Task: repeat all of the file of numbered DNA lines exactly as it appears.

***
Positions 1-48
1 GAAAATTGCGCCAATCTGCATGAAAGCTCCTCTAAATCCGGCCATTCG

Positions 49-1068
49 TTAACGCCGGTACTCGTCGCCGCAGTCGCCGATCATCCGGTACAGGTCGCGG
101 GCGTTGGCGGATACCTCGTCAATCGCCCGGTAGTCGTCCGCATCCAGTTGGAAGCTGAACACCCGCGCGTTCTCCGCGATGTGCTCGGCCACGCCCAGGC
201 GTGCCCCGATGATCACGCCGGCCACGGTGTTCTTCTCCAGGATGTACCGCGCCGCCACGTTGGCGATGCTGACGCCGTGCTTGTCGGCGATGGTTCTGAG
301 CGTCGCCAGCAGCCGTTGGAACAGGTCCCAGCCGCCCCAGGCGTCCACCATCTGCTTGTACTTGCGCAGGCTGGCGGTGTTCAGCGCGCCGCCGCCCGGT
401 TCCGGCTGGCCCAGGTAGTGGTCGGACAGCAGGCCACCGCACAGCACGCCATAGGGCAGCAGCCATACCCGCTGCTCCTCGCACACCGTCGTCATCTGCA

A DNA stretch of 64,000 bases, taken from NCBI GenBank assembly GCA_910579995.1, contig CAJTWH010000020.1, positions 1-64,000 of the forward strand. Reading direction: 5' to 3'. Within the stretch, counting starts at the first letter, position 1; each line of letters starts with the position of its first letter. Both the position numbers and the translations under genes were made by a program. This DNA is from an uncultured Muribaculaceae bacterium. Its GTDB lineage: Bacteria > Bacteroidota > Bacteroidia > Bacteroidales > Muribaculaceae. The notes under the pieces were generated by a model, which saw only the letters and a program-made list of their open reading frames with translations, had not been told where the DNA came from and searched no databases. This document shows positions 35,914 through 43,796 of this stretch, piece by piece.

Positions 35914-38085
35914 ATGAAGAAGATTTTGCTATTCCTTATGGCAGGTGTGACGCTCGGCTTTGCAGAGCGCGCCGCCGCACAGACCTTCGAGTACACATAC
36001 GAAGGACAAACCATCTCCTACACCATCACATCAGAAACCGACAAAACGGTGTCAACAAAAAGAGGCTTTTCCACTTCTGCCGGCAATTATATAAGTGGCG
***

Positions 1-48
1 GAAAATTGCGCCAATCTGCATGAAAGCTCCTCTAAATCCGGCCATTCG

Positions 49-1068
49 TTAACGCCGGTACTCGTCGCCGCAGTCGCCGATCATCCGGTACAGGTCGCGG
101 GCGTTGGCGGATACCTCGTCAATCGCCCGGTAGTCGTCCGCATCCAGTTGGAAGCTGAACACCCGCGCGTTCTCCGCGATGTGCTCGGCCACGCCCAGGC
201 GTGCCCCGATGATCACGCCGGCCACGGTGTTCTTCTCCAGGATGTACCGCGCCGCCACGTTGGCGATGCTGACGCCGTGCTTGTCGGCGATGGTTCTGAG
301 CGTCGCCAGCAGCCGTTGGAACAGGTCCCAGCCGCCCCAGGCGTCCACCATCTGCTTGTACTTGCGCAGGCTGGCGGTGTTCAGCGCGCCGCCGCCCGGT
401 TCCGGCTGGCCCAGGTAGTGGTCGGACAGCAGGCCACCGCACAGCACGCCATAGGGCAGCAGCCATACCCGCTGCTCCTCGCACACCGTCGTCATCTGCA

A DNA stretch of 64,000 bases, taken from NCBI GenBank assembly GCA_910579995.1, contig CAJTWH010000020.1, positions 1-64,000 of the forward strand. Reading direction: 5' to 3'. Within the stretch, counting starts at the first letter, position 1; each line of letters starts with the position of its first letter. Both the position numbers and the translations under genes were made by a program. This DNA is from an uncultured Muribaculaceae bacterium. Its GTDB lineage: Bacteria > Bacteroidota > Bacteroidia > Bacteroidales > Muribaculaceae. The notes under the pieces were generated by a model, which saw only the letters and a program-made list of their open reading frames with translations, had not been told where the DNA came from and searched no databases. This document shows positions 35,914 through 43,796 of this stretch, piece by piece.

Positions 35914-38085
35914 ATGAAGAAGATTTTGCTATTCCTTATGGCAGGTGTGACGCTCGGCTTTGCAGAGCGCGCCGCCGCACAGACCTTCGAGTACACATAC
36001 GAAGGACAAACCATCTCCTACACCATCACATCAGAAACCGACAAAACGGTGTCAACAAAAAGAGGCTTTTCCACTTCTGCCGGCAATTATATAAGTGGCG